This was a massively busy week in CO cannabis, as i mentioned I attended 28 hours of A-64 workgroup meetings as well as the MMED’s stakeholder meeting. Today I will review the highlights as well as some stories from around the state and nation concerning the path ahead. Unfortunately the DOR’s A-64 website is idle and hasn’t been updated since Thursday the 11th, so the meeting notices are falling behind. Tomorrow, Tuesday the 15th, is the next Consumer Safety meeting from 3-5 at the CDPHE building 4300 Cherry Creek Dr. Also this means that I cant link you to every handout from every meeting as some havent been posted yet.., (oh well, at least the state stuck to respecting the sunshine laws for almost 2 weeks).
of course none of us could have seen this coming could we have? http://blogs.westword.com/latestword/2013/01/amendment_64_decline_medical_marijuana_registry.php
and then there is this noise, this bunch spent more time on getting media attention than attending workgroup meetings, I am gonna withdraw my support of this idea if it proves out that it is more grandstanding than action. Marijuana: Activist Rico Colibri on creating Amendment 64 Shadow Task Force blogs.westword.com On the day Governor John Hickenlooper signed Amendment 64, he also announced the formation of a task force intended…
*** nice article havent seen any of these folks at a single workgroup meeting since this article hit the web.
OK lets start with the review of the Banking workgroup meeting on Wednesday the 9th of January, also the opening day of the legislative session. This group will be meeting each Tuesday from 11-1pm at 1515 Sherman st.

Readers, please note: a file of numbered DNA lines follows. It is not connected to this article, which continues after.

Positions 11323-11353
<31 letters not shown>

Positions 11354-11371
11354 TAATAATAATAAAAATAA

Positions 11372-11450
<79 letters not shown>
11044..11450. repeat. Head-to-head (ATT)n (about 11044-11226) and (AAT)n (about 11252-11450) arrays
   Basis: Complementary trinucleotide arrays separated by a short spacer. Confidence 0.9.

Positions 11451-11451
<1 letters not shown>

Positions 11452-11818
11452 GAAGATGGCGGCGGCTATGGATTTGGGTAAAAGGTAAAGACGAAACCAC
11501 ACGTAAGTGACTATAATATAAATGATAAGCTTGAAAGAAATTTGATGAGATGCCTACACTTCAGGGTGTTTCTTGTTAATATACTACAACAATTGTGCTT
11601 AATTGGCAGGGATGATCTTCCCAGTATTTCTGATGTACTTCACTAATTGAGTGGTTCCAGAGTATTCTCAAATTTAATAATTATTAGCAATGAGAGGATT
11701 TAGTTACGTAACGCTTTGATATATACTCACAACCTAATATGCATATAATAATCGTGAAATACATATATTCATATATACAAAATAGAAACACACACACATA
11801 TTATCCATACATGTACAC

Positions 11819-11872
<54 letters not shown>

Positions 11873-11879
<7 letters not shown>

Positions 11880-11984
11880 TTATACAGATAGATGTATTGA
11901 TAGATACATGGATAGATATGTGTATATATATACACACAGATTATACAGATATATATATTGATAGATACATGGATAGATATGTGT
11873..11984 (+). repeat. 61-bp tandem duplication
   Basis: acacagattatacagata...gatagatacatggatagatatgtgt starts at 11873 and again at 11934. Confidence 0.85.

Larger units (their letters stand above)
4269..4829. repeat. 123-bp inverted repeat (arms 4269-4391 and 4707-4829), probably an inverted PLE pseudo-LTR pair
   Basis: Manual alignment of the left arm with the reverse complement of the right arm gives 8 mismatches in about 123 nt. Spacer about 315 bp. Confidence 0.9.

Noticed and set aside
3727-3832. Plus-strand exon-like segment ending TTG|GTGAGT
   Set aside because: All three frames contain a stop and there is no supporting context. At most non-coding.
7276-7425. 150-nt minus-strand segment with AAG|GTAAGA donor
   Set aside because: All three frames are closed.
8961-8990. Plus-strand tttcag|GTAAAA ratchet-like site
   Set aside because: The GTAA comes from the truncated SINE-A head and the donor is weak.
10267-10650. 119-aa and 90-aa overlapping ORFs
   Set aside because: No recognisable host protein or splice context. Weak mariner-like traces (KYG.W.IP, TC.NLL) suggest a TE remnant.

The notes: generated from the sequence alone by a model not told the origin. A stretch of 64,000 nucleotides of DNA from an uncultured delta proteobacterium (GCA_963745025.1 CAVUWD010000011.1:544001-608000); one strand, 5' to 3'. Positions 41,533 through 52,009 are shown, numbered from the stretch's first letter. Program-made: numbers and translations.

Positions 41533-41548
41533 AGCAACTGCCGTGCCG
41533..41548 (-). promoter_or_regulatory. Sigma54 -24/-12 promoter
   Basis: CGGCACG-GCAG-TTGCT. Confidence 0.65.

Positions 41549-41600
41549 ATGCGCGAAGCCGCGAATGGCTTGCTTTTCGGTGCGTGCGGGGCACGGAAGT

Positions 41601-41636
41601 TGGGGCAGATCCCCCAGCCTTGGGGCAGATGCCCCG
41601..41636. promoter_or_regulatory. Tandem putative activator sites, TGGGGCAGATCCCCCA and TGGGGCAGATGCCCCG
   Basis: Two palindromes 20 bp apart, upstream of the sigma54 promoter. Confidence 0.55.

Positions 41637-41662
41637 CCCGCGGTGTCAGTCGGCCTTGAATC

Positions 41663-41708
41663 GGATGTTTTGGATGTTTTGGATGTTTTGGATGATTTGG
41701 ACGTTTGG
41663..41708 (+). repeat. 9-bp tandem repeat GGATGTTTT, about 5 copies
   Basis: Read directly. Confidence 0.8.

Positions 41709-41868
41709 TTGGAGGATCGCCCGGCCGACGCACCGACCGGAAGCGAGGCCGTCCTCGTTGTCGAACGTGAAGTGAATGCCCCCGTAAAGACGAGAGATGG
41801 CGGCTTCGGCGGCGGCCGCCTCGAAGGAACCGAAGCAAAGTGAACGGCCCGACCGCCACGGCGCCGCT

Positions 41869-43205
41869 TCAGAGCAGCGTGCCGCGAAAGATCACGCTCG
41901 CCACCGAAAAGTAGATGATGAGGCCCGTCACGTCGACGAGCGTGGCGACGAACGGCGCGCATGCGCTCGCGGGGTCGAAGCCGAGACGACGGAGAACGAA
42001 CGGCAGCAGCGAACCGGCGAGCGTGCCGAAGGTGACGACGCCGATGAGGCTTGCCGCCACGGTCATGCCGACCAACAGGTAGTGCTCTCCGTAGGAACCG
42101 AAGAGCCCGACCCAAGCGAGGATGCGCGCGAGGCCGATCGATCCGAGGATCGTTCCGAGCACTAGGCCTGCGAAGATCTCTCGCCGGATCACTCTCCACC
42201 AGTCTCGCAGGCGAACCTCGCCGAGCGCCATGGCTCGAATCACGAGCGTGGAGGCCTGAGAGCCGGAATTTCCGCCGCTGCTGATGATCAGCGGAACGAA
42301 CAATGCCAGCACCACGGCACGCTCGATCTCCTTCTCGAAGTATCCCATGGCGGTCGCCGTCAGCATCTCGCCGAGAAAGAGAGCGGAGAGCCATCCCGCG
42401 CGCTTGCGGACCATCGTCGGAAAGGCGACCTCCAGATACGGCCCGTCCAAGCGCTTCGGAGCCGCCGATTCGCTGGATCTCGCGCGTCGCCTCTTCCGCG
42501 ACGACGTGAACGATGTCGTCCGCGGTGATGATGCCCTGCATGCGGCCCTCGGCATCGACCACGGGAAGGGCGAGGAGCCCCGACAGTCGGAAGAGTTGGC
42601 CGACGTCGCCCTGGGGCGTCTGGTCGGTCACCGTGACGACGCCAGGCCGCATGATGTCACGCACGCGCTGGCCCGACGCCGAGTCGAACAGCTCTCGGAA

handouts:Wednesday, January 9, 2013 – Agenda, Wednesday, January 9, 2013 – Handout, Wednesday, January 9, 2013 – Handout
This meeting started with a presentation from the head of Colorado Banking Assn.
He says banking issue is federal not state problem, and must be solved federally. concerns are illegal activity and money laundering. DOJ issued a memo re banking forcing banks to drop MMJ clients or loose FDIC licenses. Also a suspicious Activity report is generated for each transaction related to cannabis. Banks reluctant because Money laundering charges can apply to bankers and bank owners. FDIC has been vague re cannabis, nothing in writing but all threats are verbal. Issue is “knowingly” vs fully aware of criminal activity, which bank is required to investigate. This would apply in cases where the cash smells like a grow.
State chartered banks are also subject to FDIC, so not a real solution. there is no state owned bank that can be separate from FDIC and still use the “payment system” which is the way money transfers via check, wire, debit or credit cards, EFT and every other one you can think of! This lead to a discussion of Steadman’s failed 2012 banking bill. As well as a discussion of Diana Degette’s efforts to change the Controlled Substances Act, which these bankers dont think will go far enough to allow us to use banks yet. The bankers say this is a very low priority federally. Questions about whether the Treasury dept could make the needed changes….
next presentation was from a citizen, Tom from A-64 news had some fresh and interesting ideas to create a state owned bank backed with silver rather than FDIC issued bank notes, (so the notes cant be siezed) which bank would issue “gift cards” as the feds dont regulate 2 party gift cards at this time. good ideas need more information,…
the meeting ended with a bunch of questions for next time, such as: